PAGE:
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Sir Alex Ferguson’s Successor

No premier league games last weekend. Nothing to report. We can only wait to see how the return of Ronaldo affects (positively) the way the team plays. Since this is slow news time, as far as Manchester United are concerned, (yes, we had that interesting tidbit from SAF about Stam and Beckham, but tell us something we don’t already know!) I present an article which otherwise would not have merited much attention. Namely, what I feel about certain people replacing SAF when he decides to retire.

Roy Keane:
It will be great to have Keano back at Old Trafford, but as far as I am concerned, Keano as a player and Keano as a coach are two entirely different entities. Keane has done a great job managing Sunderland to promotion in his first season, but this season will be a truer test of his capabilities and I am not convinced so far. Agreed, comparing Sunderland to Manchester United might be an apples to oranges comparison, but a great manager (no reason why we should settle for anything less) should be able to work his magic with weaker teams as well. That said, I sincerely hope that Keano is able to show he can become a great manager at Sunderland and move to OT.
Verdict: Too early to call

Arsene Wenger:
If SAF doesn’t end up shooting him first, we’ll end up seeing some pretty football at Manchester United – some pretty football in triangles! Manchester United will still continue to be called the greatest football team in the world, only, with Wenger at the top, it will be a wind-up. Wenger will sign 12 years olds from Burkina Faso as players with great future and thrust into first team action, and Manchester United will be a team in transition for 3 years, when the next batch of youngsters will be bought to repeat the process all over.
Verdict: Not happening

Jose Mourinho:
Absolutely no way I would want him managing Manchester United. While Jose might end up delivering trophies, he would go against the very principles of Manchester United – attacking football. There is a legacy of relentless attacking football, and playing to thrill at Manchester United, and under Jose, we will be nothing more than an efficient, moaning team that occasionally wins trophies.
Verdict: No way!

Steve McLaren/Sven Goran Eriksson:
Are you kidding me? For all the reasons mentioned for Jose (except the trophies part, and the efficient part). Plus, these two have absolutely no managerial talent.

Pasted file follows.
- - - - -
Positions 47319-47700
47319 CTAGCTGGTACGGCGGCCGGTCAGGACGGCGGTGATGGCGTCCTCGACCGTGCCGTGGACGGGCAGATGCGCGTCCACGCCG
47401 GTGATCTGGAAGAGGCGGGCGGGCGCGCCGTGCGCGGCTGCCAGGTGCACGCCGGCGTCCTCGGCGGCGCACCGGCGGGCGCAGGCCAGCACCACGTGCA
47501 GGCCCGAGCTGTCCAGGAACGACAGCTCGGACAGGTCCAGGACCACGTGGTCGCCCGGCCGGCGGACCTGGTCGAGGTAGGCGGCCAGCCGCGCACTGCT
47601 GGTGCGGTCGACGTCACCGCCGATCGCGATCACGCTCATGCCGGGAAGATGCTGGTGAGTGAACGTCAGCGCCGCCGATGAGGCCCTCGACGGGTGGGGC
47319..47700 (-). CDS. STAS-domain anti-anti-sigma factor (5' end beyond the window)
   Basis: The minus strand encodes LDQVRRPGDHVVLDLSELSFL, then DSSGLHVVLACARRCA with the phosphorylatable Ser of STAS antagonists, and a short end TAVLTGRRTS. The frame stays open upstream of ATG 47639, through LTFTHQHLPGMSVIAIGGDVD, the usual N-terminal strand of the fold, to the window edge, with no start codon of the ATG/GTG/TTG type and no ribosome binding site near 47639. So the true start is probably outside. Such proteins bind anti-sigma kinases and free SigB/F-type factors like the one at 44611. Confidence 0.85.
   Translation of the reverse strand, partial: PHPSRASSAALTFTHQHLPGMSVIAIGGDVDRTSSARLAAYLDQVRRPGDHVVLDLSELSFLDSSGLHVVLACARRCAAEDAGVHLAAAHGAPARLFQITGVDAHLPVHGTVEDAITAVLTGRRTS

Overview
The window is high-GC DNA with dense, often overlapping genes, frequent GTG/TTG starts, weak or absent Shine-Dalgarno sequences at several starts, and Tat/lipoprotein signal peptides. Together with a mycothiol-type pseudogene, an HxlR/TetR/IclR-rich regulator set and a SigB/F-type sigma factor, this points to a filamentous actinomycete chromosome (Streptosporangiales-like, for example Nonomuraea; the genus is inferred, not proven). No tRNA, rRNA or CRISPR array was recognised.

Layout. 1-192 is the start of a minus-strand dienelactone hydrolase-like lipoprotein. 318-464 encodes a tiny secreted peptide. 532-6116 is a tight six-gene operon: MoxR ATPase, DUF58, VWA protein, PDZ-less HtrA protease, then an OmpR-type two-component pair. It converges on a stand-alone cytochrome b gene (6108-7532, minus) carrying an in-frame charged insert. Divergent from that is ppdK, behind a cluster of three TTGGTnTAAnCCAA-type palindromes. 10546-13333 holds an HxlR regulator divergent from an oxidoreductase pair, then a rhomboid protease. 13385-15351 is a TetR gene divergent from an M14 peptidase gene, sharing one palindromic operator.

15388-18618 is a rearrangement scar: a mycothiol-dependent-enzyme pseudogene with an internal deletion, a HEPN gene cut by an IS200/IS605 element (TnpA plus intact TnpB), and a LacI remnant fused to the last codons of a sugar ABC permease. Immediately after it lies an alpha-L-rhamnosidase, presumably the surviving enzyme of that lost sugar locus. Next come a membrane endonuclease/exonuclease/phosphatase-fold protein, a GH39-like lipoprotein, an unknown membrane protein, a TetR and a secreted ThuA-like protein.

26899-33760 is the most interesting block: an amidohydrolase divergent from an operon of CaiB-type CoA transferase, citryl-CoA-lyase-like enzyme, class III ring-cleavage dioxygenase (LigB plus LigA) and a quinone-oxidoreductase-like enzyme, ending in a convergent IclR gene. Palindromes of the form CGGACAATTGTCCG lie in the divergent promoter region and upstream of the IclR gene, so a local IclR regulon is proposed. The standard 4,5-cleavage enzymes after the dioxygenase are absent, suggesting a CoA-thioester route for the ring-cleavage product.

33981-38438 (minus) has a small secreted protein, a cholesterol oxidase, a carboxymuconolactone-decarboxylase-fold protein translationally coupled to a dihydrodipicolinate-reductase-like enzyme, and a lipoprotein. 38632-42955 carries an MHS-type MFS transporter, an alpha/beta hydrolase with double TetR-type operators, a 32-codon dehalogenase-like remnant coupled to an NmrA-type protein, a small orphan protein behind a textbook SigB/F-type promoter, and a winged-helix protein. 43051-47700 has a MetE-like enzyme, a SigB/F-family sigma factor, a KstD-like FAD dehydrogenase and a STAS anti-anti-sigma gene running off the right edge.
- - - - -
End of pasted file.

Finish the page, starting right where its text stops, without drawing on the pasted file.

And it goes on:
Verdict: No way!

Steve Coppell:
Steve Coppell has forged a very good Reading team in the four years that he has been in charge of the club. What I like about him is that he has set up Reading to play some good football where they play to their strengths. Reading, apart from Manchester United and Arsenal, are the only team to actually play some attacking football (or at least, were, in the previous season). All this adds up to an impressive CV for Steve Coppell.
Verdict: Possible

Carlos Queiroz:
SAF recently pointed out that Carlos Queiroz is the ideal person to succeed him as manager of Manchester United, thereby subtly trying to influence the hiring process, whenever it happens. Queiroz is also thought to be the man in charge of the tactical strategies at Manchester United, which includes the much despised 4-5-1 system. Personally, I feel that while Queiroz might be an excellent assistant to SAF, he is not really cut out to manage a club of the size of Manchester United. His time at Real Madrid was a complete disaster, and while one should not read much into managerial exploits at Read Madrid, it does leave you with a sense of apprehension as to whether he will be able to maintain Manchester United’s current standards, let alone improve on that. However, with SAF’s backing, anything is possible.
Verdict: Likely

Mark Hughes:
“Sparky” is a real legend at Old Trafford. He has also showed himself to be a very good manager, first with Wales, and then, with Blackburn Rovers. He almost lead Wales to the European Champions of 2004. His success at Rovers is more of a mixed bag, the highlight being a sixth placed finish in the 2005-2006 season. The fans continue to give Sparky a good reception at Old Trafford, so he will be welcomed if he becomes the manager. However, he is similar to other managers in the premiership, in that Blackburn are not known for their adventurous spirit. This is, of course, no indicator of managing Manchester United, but I have a personal bias against managers who send out teams that park themselves in front of goal, even if I do understand why they do it.
Verdict: Maybe, but definitely not the first choice.

There are many other managers that I have not discussed for many reasons, including space. I am also not a big fan of continental managers at Manchester United. It doesn’t quite have the same ring as having a British or Irish manager. The comments section is a good place to tell me why I am wrong with my analysis, and add names to this list.